1: Travelcard. For your circumstances, you'll need a one-day paper (card) travelcard for each day you want to use transport. London is divided into radial zones; the more zones you want to enter into, the more expensive the ticket you need to buy. For example, Kew Gardens is in Zone 4 and your hotel in Zone 1. So you'd need a Zone 1-4 ticket for this day. Off-peak travelcards (substantially cheaper than all day cards) are valid for unlimited use of services after 0930 (all day at weekends).

You can buy a travelcard at an Underground (tube) station or at any train station. They are the same price (for any given validity). There is an advantage in buying from a train station; these tickets can be used to gain 2 for 1 admission at certain London attractions. Those bought at Underground stations cannot.

2: Oyster: Oyster is a "Smart Card" that you buy and pre-load with value. The easiest way to use Oyster in your circumstances is "Pay As You Go" (although other schemes are in place). With Pay As You Go, each time you travel, you place the card near a sensor ("touch") and the fare for the journey is deducted from the value remaining. On buses you "touch" on entry. On tubes and trains you must "touch" on BOTH entry AND exit. Fares charged are substantially lower than cash fares. And the system is programmed with a daily cap which is slightly less than the cost of a travelcard valid for the journeys you have made.

For example, within zones 1 and 2, a one-way tube trip costs £4 cash, but only £1.80 using Oyster. The off-peak price cap for zones 1 & 2 is £5.60. So, on any one day, your first trip costs £1.80; your second £1.80 (= £3.60); your third £1.80 (=£5.40); your fourth trip on the same day then costs 20p (= £5.60) and any subsequent trips within zones 1 & 2 are effectively free of further charge. If you go into zone 3 or 4 by tube or train, the cap goes up to £6.30. And the zone 5/6 cap is £7.50. It's all automatic, depending on what actual travelling you do. Next day, it starts over.

You can see, then, that Oyster works well because it's cheaper than the alternatives and you don't have to plan your day in advance in order to decide which ticket to buy, because you never pay more than the cap applicable to the travelling you do.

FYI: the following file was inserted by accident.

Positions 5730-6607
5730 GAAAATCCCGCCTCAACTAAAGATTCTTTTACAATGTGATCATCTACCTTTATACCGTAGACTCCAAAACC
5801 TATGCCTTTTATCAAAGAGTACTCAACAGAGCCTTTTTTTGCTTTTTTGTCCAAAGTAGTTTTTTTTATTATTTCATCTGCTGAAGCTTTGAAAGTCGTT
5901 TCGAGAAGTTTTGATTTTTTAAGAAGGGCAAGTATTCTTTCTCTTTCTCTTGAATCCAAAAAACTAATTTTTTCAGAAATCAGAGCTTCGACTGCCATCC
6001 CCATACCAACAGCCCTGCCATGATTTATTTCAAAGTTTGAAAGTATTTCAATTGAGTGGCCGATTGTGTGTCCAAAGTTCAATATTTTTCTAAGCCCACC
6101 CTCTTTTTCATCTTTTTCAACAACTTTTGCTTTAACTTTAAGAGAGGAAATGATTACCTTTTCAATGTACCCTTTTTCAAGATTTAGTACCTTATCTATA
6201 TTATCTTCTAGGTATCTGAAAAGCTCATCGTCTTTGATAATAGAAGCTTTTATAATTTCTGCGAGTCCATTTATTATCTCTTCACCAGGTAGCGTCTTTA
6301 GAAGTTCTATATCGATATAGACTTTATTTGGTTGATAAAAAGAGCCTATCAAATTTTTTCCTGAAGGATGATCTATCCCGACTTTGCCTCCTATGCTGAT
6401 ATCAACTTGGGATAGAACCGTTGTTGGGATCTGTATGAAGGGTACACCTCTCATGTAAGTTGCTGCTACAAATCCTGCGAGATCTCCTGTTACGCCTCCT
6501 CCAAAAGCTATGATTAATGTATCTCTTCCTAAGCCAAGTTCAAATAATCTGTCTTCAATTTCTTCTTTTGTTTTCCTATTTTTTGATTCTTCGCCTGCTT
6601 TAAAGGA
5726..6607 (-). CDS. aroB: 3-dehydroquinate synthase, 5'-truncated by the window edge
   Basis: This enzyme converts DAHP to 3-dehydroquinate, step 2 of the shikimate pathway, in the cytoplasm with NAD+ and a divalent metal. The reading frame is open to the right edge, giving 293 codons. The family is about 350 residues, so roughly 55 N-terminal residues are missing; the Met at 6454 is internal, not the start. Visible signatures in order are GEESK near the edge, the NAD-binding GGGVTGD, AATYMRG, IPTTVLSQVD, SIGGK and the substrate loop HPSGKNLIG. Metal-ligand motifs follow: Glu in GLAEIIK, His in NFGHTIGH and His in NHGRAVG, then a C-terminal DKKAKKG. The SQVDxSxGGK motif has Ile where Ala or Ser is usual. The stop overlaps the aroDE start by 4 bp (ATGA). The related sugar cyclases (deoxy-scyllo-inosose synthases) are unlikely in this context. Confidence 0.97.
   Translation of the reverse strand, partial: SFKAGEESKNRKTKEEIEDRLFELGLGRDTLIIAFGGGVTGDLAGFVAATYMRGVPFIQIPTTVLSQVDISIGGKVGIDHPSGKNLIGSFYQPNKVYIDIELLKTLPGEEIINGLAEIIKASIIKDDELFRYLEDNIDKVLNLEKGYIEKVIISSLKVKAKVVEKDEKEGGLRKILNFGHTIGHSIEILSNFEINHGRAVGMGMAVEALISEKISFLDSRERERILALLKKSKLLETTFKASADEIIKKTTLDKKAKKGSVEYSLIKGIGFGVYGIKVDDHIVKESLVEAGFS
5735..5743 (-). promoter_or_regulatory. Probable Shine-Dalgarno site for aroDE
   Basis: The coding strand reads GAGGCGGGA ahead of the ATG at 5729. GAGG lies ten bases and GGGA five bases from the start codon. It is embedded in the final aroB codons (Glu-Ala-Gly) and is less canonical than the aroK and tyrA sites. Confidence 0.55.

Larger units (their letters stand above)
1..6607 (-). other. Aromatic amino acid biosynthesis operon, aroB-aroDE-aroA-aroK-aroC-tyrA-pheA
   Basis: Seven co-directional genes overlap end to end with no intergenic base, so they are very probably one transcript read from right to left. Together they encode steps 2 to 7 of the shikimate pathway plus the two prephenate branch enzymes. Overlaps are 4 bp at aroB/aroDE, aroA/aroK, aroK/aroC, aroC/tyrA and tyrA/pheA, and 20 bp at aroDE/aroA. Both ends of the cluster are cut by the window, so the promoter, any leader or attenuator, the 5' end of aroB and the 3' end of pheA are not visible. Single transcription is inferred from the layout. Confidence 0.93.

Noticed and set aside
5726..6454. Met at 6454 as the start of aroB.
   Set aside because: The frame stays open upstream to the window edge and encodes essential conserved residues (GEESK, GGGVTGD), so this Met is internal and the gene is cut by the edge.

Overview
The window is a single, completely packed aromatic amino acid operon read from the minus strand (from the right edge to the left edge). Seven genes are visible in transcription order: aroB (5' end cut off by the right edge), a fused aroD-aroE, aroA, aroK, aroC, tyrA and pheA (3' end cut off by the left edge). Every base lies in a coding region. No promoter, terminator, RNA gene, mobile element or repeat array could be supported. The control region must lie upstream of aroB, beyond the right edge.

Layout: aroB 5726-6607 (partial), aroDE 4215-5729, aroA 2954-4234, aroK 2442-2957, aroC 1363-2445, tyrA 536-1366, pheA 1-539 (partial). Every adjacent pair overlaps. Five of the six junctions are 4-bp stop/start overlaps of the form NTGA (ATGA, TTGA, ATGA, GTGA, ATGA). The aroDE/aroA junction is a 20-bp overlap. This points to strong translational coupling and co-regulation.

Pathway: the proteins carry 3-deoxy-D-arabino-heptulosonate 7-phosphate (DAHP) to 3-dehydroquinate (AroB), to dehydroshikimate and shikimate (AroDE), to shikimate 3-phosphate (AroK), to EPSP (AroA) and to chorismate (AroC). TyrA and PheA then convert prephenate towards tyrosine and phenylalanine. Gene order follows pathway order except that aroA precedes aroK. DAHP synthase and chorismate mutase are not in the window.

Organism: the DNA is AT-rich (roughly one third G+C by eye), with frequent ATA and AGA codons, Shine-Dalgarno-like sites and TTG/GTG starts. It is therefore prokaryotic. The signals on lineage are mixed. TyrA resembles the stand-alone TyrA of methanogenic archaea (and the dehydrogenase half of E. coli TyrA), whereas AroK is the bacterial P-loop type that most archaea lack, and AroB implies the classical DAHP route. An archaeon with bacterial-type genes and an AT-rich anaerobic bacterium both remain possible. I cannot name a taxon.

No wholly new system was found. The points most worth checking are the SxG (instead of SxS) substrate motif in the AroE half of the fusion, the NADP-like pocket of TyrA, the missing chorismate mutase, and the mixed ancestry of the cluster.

However, Oyster can't be used to obtain any 2 for 1 discount irrespective of where you buy it. So, clearly, if you do intend to visit the relevant attractions, a paper/card ticket bought at a train station will be an advantage.

Oyster cards are effectively "free" - you only pay for the value you add. But they are issued with an initial £3 "deposit" the purpose of which is to allow you to "overdraw" if your stored value is used up. So a card with an initial value of £20 actually costs £23 to buy. However, all unused credit and the deposit are refundable when you have finished with the card.

Oyster cards are sold at Tube stations. And if you use all the stored value, you can add further value, again, at tube stations.

http://www.tfl.gov.uk has details of all London's transport; there are fare tables, system maps and details of the zones.

nationalrail.co.uk/times_fares/promotions/tw… has details of the attractions offering the 2 for 1 discount with tickets issued by National Rail stations.

celsius888
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4. Re: Transportation from Heathrow

scan60, that is amazingly detailed information and very helpful, thank you very much.

California
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5. Re: Transportation from Heathrow

Thank you for your responses